bride price

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money or property given (in some societies) by the bridegroom to the family of his bride

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References in periodicals archive ?
The topic of bogadi, or brideprice (often called lobola, as elsewhere in Southern Africa), came up frequently among the Legae family, with whom I conducted my fieldwork in a rural village in south-eastern Botswana.
It was the day on which her suitor (having already paid the greater part of her brideprice) would bring palm-wine not only to her parents and immediate relatives but to the wide and extensive group of kinsmen called umunna.
Some have argued that the practice of brideprice is associated with a strong female role in agriculture, and that dowry is associated with societies in which women have a smaller role in labour-intensive agriculture.
Daughters who run to towns and cities to escape mutilation are considered to be thieves, who've stolen their brideprices from their families.
The white clerk tells him that 'If you don't have a church you better get one'(p58).The church would authenticate the marriage.Whatever rites they did in their rural home with the payment of the brideprice (lobola) through the intermediary,the munyai ,was not recognized by the white system.In Walking Still in the story,The Singer At The Wedding,Sango and his unnamed bride have a white wedding,the bide has a snow white wedding dress,an imitation wedding ring,imitation silver crown and on the eve of the wedding they have rice and chicken and on the wedding day they cut a wedding cake on a white platter.
The concept of Roora/Lobola is translated into English as bridewealth or brideprice. Because the authors are not comfortable with the translation which seems to suggest the purchase of wives, thus being value-laden, terms Lobola and Roora will be used interchangeably to refer to the phenomenon.
Moreover, evidence suggests that early marriage practices are also perpetuated by customs of dowry or brideprice, which involve significant payments directly from one family to another (Amin and Huq 2008).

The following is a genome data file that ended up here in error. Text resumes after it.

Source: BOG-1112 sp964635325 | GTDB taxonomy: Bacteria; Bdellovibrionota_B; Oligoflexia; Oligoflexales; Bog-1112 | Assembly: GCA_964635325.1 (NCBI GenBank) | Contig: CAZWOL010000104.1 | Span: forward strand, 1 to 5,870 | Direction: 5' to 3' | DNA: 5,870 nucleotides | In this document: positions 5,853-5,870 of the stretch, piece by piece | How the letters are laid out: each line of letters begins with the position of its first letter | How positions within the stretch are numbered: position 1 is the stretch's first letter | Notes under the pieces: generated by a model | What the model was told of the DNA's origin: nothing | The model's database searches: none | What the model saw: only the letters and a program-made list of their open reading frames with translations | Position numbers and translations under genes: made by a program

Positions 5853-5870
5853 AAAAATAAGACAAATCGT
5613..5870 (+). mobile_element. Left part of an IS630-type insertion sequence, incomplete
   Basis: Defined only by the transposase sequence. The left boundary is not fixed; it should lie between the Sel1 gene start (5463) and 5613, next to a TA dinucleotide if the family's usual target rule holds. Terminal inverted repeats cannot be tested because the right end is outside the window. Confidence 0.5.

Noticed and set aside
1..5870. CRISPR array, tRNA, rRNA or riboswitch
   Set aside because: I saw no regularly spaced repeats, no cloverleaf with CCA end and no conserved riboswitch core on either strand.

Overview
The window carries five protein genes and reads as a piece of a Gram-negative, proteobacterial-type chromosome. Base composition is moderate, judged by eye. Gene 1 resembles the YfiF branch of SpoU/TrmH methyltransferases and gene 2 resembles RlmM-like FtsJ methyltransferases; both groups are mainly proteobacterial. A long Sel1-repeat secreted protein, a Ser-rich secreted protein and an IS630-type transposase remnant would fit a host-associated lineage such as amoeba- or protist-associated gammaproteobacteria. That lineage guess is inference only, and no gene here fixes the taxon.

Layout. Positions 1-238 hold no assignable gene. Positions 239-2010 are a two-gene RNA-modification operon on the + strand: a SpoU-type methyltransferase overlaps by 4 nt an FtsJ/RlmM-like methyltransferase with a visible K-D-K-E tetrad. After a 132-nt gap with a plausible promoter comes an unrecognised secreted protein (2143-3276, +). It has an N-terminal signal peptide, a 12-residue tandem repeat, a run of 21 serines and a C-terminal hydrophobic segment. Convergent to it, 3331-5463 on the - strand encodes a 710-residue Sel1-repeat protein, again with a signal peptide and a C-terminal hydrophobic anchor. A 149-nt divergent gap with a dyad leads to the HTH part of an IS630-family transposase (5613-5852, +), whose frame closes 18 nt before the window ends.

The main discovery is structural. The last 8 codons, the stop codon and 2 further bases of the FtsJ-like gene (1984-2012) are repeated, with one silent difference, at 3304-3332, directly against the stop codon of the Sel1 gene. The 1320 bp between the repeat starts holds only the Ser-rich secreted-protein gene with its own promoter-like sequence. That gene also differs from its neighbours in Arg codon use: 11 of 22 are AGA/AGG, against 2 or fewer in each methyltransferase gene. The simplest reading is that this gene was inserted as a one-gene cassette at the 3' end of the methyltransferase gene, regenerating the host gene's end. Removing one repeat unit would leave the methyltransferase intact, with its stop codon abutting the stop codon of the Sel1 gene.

In support of the patriarchy is the traditional practice of brideprice. As discussed earlier, prevailing, traditional marriage practice demands that groom's family pay the bride-price as a token of both appreciation and compensation.
1; see also Stanley Chojnacki, "Dowries and Kinsmen in Early Renaissance Venice," Journal of Interdiscplinary History 5.4 (1975): 571-60; Diane Owen Hughes, "From Brideprice to Dowry in Mediterranean Europe," Journal of Family History 3 (1978): 262-96; Christiane Klapisch-Zuber, "The Griselda Complex: Dowry and Marriage Gifts in the Quattrocento," in Women, Family, and Ritual in Renaissance Italy (Chicago, 1985); Claude Levi-Strauss, The Elementary Structures of Kinship (London, 1969); Anthony Molho, Marriage Alliance in Late Medieval Florence (Cambridge, MA, 1994).
Men tend to marry for the first time at an older age, often not until their twenties, when they are able to amass the capital necessary for brideprice, something they may do with the aid of their father or another patron.
On the contrary, Lewin points out, traditional exchange systems are especially well-suited to the concept of savings and loans--think of pigs and brideprice, she says; and it is the very sociality of these indigenous systems that make them work.
(104) SALC, supra note 78 at 54-55; in the same vein, see Adjetey, supra note 99, at 1359 ("Married women are.., trapped within restrictive marriages unless the brideprice can be returned.").
Onitsha paid her brideprice and they decided that she should have her circumcision before she moved to Lagos where it might be hard to get it done.
In predominately procreative societies, in which the primary impact of divorce is on the woman's economic security, methods of regulating nonmarital sex may be as simple as using customs like brideprice or dower to enforce marital duties or ensure the wife's economic security in case of divorce.